1699 - 1777
John Archambo was a son of Peter Archambo II (d1759), goldsmith, registered at The Golden Cup, Green Street, Leicester Fields. He became a clockmaker of note. His grandfather, originally Pierre Archambaud, was a Huguenot refugee who came to London and worked as a staymaker. His brother, Peter Archambo III was a silversmith.
In 1750 he occupied no4 Montpelier Row, Seymour House, now no3. By 1753 he had moved, probably to the house known as Ferryside on Riverside, where he lived for the remainder of his life. At the time of his death he was a widower, apparently without children.
John Archambo played a part in local affairs; he was a churchwarden in 1755/56 and one of the original 26 trustees for the Turnpike (1767 Act). When, following a meeting in 1749, the Charity School in Twickenham was resurrected he gave his support each year, in the company of other residents.
He maintained an establishment in London in New Street, known by the sign of the Green Man, in the parish of St Martin in the Fields. This may have been his place of business although some clockmaking work may have been undertaken in Twickenham: he owned a cottage with workhouses attached, there. According to his Will other property in Twickenham included eight copyhold messuages: “four in the front of the street and four in the back lane purchased of John Reeves.”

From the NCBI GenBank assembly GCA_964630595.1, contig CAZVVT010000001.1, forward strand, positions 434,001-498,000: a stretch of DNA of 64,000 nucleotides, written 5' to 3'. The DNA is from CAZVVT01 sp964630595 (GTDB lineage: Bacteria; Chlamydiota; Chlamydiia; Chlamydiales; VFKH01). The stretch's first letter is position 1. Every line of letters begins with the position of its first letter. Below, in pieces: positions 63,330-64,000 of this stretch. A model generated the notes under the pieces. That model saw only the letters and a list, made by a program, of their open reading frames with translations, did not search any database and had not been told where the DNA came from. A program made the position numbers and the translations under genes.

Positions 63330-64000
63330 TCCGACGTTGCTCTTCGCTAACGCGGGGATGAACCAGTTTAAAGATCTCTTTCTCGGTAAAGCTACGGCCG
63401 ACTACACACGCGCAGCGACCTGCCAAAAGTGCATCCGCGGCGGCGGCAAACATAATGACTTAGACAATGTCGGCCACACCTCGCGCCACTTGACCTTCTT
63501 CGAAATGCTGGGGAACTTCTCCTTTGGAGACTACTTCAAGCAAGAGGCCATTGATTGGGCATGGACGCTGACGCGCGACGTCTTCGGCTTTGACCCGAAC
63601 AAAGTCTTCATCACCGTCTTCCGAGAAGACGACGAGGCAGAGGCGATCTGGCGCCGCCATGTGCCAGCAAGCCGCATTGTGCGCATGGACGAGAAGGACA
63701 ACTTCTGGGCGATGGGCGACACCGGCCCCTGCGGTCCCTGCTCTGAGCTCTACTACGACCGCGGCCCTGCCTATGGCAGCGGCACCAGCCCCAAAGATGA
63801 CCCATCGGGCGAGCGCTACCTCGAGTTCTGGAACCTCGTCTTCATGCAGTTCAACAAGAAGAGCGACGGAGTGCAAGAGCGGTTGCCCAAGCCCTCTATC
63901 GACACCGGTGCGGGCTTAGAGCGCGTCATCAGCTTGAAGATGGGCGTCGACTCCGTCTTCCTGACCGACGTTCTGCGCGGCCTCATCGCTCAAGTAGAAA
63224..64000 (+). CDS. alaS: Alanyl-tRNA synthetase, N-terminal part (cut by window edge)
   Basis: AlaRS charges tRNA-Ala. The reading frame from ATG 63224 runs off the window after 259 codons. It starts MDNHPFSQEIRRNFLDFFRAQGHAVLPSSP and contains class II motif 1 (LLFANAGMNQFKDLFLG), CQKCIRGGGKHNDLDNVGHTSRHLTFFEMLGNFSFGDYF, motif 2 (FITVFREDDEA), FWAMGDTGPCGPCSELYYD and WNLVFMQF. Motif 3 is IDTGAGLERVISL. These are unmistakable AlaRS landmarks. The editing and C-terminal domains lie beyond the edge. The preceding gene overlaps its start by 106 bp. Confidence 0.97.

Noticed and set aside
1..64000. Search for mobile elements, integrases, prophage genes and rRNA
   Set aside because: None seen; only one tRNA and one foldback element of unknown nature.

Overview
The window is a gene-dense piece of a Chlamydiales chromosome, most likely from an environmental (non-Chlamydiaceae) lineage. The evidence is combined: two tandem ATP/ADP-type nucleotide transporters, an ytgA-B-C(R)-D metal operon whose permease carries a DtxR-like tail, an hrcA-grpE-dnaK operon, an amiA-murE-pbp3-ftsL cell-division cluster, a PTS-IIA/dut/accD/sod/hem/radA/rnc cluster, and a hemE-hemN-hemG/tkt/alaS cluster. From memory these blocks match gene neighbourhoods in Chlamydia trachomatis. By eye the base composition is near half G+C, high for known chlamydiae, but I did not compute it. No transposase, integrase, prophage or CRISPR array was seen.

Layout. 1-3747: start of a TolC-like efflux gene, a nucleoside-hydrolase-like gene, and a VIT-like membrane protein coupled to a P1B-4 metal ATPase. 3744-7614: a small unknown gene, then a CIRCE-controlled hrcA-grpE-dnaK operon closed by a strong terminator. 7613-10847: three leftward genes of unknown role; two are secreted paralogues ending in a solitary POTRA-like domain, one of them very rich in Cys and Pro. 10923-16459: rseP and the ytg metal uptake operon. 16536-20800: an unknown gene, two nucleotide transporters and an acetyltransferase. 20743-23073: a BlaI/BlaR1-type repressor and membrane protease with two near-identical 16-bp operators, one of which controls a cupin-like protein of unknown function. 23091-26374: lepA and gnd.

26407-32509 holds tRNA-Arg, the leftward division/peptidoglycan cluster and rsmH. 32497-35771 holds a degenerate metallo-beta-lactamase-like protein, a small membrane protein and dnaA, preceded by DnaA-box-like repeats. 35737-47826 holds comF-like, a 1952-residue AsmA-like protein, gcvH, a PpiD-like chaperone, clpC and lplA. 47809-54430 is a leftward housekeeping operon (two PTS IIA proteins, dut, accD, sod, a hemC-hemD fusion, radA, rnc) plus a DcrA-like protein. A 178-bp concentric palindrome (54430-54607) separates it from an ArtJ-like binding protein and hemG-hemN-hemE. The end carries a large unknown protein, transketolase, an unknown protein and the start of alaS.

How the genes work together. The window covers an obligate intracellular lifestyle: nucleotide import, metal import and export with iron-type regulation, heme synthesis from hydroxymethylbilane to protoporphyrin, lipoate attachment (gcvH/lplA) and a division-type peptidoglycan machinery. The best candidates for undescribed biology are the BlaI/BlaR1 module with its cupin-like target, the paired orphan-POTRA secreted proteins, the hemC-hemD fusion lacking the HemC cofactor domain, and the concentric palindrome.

John and Peter served as jurymen for Middlesex, at a murder trial at the Old Bailey on 12 October 1743. The accused, William Chetwynd, aged 15 was acquitted.
Peter Archambo III (1696-1767)
Peter Archambo lived in Montpelier Row from 1750, no6, Wolsey House, now no4, where he died in 1767. He, too, was a widower, leaving five children: Peter IV, Martha, Ann, Elizabeth and Esther. He did not appear to own property, according to his Will, but he (or his son) had actually bought a house in Sion Row in the year of his death. The purchase was recorded at the Manor Court (ACC1379/47, p33) as “formerly demised by John Gray to Thomas Reeves now surrendered by Tufton Gray to Peter Archambo” This house has not yet been identified.
His son, Peter IV (1725-68) died the following year. He, too, was a silversmith, having been apprenticed to Paul de Lamerie in 1738. According to his Will he was “of the parish of St James, Westminster.” His estate was modest enough: he left £100 each to his two daughters, Mary and Elizabeth and their mother, Mary Bent.